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Inicio Revista Colombiana de Reumatología (English Edition) Clinical profile of patients infected with the chikungunya virus in a Colombian ...
Journal Information
Vol. 23. Issue 3.
Pages 170-176 (July - September 2016)
Vol. 23. Issue 3.
Pages 170-176 (July - September 2016)
Original Investigation
DOI: 10.1016/j.rcreue.2016.10.002
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Clinical profile of patients infected with the chikungunya virus in a Colombian Caribbean population
Caracterización clínica de sujetos infectados con virus chikungunya, en una población del Caribe colombiano
Juan Jaller Raada,b,
Corresponding author

Corresponding author.
, William Sánchez Rinconesc,d, Alvaro Santrich Martíneza, Adriana Sierra Hernándeze, Yesenia Fonseca Estradaf, Alexander Parodyg, Jorge Luis Bilbao Ramíreza, Ana Segura Roseroh, Juan Jaller Chari, Collaborators
a Subsistema Institucional de Investigación, Universidad Metropolitana de Barranquilla, Barranquilla, Colombia
b Centro de Reumatología y Ortopedia de Barranquilla, Barranquilla, Colombia
c Departamento de Medicina Interna, Universidad Metropolitana de Barranquilla, Barranquilla, Colombia
d Grupo de Estudio Diabetes, Enfermedades Metabólicas y Cardiovasculares, Universidad Metropolitana de Barranquilla, Barranquilla, Colombia
e Grupo Proteómica y Genómica, Universidad Metropolitana de Barranquilla, Barranquilla, Colombia
f Especialidad de Anestesia y Reanimación, Grupo Anestesiología Unimetro, Universidad Metropolitana de Barranquilla, Barranquilla, Colombia
g Grupo Caribe de Investigación en Enfermedades de tipo Infeccioso y Resistencia Microbiana, Universidad Metropolitana de Barranquilla, Barranquilla, Colombia
h Grupo Inmuno, Universidad Metropolitana de Barranquilla, Barranquilla, Colombia
i Departamento de Medicina Interna, University Central of Florida (UCF), United States
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Figures (2)
Tables (2)
Table 1. Signs and symptoms present in the participants.
Table 2. Comparison of classical symptoms of rheumatoid arthritis with articular affection in acute, sub-acute and chronic phases of subjects with chikungunya. Source: Tracking template for laboratory tests results of FHUM.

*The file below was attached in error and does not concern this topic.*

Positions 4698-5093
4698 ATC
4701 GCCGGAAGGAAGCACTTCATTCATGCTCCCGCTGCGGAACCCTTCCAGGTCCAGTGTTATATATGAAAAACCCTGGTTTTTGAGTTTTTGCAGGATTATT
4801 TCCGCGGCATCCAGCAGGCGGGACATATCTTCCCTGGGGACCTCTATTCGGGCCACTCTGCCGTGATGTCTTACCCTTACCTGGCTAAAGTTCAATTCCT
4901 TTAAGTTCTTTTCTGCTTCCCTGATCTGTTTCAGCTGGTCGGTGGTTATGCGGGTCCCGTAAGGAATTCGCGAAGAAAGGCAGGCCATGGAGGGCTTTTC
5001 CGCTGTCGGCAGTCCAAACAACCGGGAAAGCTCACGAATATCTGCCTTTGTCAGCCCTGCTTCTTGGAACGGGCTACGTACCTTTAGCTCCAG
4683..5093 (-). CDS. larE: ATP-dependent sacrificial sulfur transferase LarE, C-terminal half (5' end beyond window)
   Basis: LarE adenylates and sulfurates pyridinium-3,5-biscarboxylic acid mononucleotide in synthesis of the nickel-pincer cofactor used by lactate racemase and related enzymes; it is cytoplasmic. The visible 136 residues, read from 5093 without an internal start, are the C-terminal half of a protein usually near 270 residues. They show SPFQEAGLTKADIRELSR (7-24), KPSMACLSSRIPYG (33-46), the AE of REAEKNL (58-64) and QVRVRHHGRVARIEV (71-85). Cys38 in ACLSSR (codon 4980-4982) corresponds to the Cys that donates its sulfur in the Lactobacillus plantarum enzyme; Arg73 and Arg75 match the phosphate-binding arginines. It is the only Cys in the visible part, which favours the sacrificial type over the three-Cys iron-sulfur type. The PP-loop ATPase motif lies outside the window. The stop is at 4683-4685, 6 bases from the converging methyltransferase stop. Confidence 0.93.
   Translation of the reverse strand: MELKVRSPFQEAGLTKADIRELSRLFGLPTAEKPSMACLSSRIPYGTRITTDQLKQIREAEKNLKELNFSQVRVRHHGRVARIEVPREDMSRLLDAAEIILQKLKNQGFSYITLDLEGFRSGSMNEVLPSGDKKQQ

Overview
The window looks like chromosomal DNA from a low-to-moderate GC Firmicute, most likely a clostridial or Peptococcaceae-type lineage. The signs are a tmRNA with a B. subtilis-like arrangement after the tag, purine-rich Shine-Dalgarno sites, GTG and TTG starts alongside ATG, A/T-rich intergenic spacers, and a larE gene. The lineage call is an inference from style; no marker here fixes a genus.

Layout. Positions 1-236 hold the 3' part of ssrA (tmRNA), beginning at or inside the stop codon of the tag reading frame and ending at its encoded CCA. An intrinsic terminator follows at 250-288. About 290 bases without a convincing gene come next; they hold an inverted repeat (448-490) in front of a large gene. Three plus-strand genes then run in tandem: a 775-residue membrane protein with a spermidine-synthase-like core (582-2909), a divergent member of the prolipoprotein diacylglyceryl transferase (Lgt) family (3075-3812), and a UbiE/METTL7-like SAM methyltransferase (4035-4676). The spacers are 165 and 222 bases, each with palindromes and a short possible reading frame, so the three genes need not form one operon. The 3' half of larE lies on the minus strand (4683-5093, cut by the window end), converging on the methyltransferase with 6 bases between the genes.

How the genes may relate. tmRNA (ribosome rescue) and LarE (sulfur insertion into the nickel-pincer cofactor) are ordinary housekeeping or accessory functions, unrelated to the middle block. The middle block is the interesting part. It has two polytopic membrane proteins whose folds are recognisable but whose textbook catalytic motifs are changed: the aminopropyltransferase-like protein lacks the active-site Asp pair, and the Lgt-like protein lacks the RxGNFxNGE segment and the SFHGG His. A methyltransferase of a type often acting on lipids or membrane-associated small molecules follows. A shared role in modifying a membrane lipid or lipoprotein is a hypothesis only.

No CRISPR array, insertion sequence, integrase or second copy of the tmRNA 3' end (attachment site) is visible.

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To determine the clinical profile of patients infected with the chikungunya virus.

Materials and methods

Descriptive longitudinal, prospective study on 109 individuals referred to the outpatient or emergency department of the Fundación Hospital Universitario Metropolitano de Barranquilla for serological confirmation, after being previously diagnosed with chikungunya virus infection by rheumatologists from the Rheumatology and Orthopedics Center. Patients with serologically confirmed diagnosis underwent immunological test for differential diagnosis with rheumatoid arthritis.


ELISA test were performed to serologically diagnose chikungunya virus, IgG and IgM antibodies. No chikungunya IgM test was positive, while 109 were positive for chikungunya IgG antibody. The age range was 22–82 years. The main clinical manifestations were: (1) localized pain in the hands: 82%, ankles joints: 82%, feet: 72%, headache 69%, back: 61%, and elbow: 57%. (2) Pain in other joints: 76%, and muscles 72%. (3) Peri-articular swelling: 55%. (4) Other symptoms of clinical interest: cutaneous manifestations: 53%, fever 89%, rash: 5%, nausea 31%, and incapacity: 19%.


Most signs and symptoms presented by patients with chikungunya have an extensive rheumatological component that merits further study. The joint compromise in acute and subacute phase resembles the behavior of rheumatoid arthritis, but not so similarly in the chronic phase. There was no autoimmune reaction, and therefore cannot be classified as a type of Rheumatoid process.

Rheumatological symptoms

Caracterizar clínicamente una población infectada con el virus chikungunya.

Materiales y métodos